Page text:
"Exemplary" Schools Multiply Under Projected Measurement System

I project I will be president in the future. Can we go ahead and call me president now?

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    NEWSLETTERS

    AP
    Under the TPM, a failing grade may no longer mean failing.

    Texas school rankings came out recently, and outcomes were mixed. Several schools affected a turn-around, while the overall state of Texas showed the worst ratings of all time, with 87 qualifying as "unacceptable."

    Many wonder how such abysmal results came about with the newly instated - and much debated - "Texas Projection Measure," a system many thought would precipitate a much better image for Texas schools.

    The Texas Projection Measure (TPM), passed in January of this year, projects whether a student is likely to pass the Texas Assessment of Knowledge and Skills (TAKS), rather than just recording their actual score. In other words, a failing grade no longer necessarily means "failing." The TPM has been decried by many as a disservice to students because it artificially inflates grades.

    The Texas Projection Measure (TPM) is an estimate of whether a student is likely to pass the...tests at a future grade,” according to a TEA document.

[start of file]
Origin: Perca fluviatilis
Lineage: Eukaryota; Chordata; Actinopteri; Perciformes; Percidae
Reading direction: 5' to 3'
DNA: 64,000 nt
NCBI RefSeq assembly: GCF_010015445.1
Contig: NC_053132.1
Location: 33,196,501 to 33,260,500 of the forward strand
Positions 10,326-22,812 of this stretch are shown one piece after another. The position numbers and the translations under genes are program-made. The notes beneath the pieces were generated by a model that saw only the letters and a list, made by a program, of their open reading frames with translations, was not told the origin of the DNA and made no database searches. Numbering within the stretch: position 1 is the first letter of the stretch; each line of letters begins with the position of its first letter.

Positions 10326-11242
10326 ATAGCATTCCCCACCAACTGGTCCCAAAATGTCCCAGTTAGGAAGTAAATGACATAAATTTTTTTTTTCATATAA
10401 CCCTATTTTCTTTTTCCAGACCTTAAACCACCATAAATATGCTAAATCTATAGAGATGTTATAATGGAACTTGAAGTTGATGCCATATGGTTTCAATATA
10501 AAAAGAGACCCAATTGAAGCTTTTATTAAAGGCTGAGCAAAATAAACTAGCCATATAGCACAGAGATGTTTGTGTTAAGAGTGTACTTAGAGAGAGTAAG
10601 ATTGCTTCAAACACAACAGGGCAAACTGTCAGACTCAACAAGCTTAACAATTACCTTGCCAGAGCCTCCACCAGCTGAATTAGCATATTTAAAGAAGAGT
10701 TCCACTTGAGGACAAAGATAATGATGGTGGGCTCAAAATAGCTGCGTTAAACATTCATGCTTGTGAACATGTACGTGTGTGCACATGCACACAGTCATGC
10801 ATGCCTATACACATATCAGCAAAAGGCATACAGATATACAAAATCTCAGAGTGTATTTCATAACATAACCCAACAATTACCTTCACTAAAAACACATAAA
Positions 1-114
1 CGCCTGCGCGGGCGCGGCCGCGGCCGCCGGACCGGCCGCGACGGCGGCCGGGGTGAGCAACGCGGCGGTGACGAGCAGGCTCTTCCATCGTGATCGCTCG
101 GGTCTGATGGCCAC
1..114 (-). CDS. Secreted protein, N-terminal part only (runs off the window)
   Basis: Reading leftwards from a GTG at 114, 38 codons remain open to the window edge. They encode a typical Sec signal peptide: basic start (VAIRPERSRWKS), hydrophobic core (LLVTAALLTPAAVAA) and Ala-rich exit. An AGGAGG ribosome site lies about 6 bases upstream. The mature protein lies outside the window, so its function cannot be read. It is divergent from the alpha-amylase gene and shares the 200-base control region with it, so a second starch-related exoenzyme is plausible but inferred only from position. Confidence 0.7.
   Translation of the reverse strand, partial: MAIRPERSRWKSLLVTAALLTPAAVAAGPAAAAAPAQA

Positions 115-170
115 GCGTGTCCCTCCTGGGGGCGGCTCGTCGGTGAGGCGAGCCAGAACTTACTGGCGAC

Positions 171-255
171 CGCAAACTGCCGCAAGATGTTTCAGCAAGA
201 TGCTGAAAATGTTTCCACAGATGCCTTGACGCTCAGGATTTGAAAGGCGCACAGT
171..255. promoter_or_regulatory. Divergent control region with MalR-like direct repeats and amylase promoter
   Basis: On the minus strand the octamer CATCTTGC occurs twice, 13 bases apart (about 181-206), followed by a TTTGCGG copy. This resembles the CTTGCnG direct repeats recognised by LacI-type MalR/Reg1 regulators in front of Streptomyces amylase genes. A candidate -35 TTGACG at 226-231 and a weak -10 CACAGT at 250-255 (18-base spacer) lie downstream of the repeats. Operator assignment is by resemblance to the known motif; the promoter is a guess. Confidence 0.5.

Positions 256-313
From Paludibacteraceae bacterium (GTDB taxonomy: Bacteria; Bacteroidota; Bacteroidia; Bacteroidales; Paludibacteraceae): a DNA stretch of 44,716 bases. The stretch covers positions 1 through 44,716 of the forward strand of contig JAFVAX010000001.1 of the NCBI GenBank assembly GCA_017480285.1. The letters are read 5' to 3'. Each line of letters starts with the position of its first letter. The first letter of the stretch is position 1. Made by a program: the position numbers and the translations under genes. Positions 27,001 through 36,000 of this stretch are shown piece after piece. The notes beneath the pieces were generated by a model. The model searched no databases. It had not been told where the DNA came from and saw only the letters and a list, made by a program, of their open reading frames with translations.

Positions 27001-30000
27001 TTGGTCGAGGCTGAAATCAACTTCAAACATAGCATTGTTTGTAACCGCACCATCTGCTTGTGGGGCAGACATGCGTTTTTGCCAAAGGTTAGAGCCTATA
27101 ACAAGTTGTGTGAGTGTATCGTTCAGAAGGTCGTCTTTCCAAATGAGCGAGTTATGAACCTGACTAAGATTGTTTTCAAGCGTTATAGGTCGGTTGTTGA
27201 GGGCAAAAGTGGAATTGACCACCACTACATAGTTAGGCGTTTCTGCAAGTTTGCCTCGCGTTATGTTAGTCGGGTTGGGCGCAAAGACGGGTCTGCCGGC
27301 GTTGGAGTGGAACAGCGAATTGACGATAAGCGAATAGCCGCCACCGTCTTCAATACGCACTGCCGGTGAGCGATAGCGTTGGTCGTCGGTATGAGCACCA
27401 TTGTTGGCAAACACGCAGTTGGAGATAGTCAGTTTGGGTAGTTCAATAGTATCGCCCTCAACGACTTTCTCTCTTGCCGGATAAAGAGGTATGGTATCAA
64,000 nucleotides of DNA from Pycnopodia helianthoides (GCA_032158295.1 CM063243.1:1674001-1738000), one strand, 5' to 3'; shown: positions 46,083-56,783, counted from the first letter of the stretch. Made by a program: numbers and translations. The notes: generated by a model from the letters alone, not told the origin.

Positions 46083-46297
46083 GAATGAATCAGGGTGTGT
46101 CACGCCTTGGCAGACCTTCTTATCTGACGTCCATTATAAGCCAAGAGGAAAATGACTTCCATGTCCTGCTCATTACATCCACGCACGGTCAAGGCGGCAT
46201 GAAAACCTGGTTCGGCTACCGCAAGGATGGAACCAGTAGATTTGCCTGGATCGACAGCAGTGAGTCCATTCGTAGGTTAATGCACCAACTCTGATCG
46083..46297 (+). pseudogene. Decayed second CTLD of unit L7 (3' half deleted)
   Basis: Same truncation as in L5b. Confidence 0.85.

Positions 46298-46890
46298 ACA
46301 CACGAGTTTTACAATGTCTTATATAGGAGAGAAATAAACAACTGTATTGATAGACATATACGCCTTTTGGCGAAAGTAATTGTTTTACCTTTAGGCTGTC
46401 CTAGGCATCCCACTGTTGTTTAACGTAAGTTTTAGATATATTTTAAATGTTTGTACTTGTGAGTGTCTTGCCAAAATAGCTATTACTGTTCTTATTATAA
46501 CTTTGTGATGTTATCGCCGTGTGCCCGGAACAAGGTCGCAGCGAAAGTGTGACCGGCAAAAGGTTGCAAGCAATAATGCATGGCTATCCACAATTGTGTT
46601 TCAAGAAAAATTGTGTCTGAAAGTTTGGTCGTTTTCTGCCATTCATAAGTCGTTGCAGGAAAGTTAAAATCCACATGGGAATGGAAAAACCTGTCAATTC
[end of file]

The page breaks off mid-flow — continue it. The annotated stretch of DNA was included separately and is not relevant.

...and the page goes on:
The unsurprising part of the results was that, under the new measurement system, the number of exemplary school districts more than doubled, from 43 last year to 117 this year.

    Most of those that ranked lower were a result of more stringent drop out rules. Forty-eight of the unacceptable districts received the designation because of drop-out rates.

    However, the Grand Prairie School District most notably affected a turn-around, coinciding with the installment of a new superintendent, Dr. Susan Simpson, too closely to ignore.  A 24-year education veteran, Simpson was winner of the Texas Superintendent of the Year in 2005 at her previous district in White Settlement ISD.

    GPISD has doubled the number of high performing campuses in 2008-2009 with 24 of 37 schools in the high performing range.

    Reading scores in the district went up from 84 in 2007, to 95 in 2009. Math rose from 69 in 2007 to 86, and science from 54 in 2007 to 77 now (well, an improvement at least).

    Plano ISD came out looking brilliantly as well, with 19 schools ranked "exemplary" and six "recognized." Many of their schools improved over last year, though they traditionally perform up to par.

    Holly LaFon has written and worked for various local publications including D Magazine and Examiner.